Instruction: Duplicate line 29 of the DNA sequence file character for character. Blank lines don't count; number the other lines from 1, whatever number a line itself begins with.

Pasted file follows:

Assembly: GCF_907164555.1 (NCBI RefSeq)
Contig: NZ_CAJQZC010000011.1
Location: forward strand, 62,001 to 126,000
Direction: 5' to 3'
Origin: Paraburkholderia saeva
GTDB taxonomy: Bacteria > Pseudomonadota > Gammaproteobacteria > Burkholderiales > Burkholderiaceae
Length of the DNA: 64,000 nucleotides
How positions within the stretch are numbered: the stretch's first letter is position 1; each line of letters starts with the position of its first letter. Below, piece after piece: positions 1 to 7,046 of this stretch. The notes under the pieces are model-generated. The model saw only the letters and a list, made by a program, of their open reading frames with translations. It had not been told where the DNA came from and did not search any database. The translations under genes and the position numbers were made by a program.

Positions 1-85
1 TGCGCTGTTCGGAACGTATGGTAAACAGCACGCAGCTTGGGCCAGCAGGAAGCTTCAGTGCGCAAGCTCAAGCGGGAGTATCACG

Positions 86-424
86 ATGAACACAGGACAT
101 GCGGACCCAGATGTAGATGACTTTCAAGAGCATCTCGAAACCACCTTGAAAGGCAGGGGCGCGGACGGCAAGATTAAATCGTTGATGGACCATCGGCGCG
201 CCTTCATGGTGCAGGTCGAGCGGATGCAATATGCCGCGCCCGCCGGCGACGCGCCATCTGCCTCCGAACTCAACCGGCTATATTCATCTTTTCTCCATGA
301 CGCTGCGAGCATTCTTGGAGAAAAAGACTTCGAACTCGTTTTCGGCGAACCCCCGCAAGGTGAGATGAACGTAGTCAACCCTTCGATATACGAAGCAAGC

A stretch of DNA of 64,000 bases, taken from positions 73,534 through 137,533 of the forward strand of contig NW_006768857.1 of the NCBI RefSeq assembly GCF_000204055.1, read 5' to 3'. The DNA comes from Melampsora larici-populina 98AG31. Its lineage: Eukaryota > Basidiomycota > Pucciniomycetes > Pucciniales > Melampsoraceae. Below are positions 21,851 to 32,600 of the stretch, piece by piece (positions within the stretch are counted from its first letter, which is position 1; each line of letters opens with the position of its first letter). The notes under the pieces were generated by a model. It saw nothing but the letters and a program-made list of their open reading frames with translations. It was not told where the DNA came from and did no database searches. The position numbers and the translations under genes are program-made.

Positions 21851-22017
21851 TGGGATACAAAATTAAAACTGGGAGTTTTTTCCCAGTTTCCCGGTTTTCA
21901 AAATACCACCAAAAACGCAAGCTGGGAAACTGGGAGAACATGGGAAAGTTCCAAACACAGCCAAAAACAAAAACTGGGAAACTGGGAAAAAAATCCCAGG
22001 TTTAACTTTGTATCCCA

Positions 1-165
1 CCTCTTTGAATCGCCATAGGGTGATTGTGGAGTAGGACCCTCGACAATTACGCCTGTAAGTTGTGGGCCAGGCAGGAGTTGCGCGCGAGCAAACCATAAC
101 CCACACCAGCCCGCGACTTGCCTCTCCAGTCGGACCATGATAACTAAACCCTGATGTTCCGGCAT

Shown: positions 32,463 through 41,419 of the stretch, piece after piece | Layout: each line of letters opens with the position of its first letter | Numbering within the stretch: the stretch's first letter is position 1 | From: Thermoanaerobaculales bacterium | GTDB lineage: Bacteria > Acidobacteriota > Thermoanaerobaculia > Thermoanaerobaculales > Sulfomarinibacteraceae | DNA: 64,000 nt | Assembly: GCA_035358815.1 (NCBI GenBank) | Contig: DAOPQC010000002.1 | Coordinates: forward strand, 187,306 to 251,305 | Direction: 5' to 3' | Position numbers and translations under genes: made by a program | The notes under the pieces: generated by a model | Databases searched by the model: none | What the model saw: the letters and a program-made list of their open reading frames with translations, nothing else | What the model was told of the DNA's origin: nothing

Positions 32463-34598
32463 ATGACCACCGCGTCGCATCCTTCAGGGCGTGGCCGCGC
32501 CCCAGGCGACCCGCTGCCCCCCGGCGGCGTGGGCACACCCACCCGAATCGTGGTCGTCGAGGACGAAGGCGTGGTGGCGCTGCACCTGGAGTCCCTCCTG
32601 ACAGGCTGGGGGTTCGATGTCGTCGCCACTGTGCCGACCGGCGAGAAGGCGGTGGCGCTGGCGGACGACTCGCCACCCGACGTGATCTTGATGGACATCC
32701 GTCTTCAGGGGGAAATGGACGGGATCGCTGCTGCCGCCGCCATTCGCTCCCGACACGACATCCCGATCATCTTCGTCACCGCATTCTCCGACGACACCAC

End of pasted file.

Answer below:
32701 GTCTTCAGGGGGAAATGGACGGGATCGCTGCTGCCGCCGCCATTCGCTCCCGACACGACATCCCGATCATCTTCGTCACCGCATTCTCCGACGACACCAC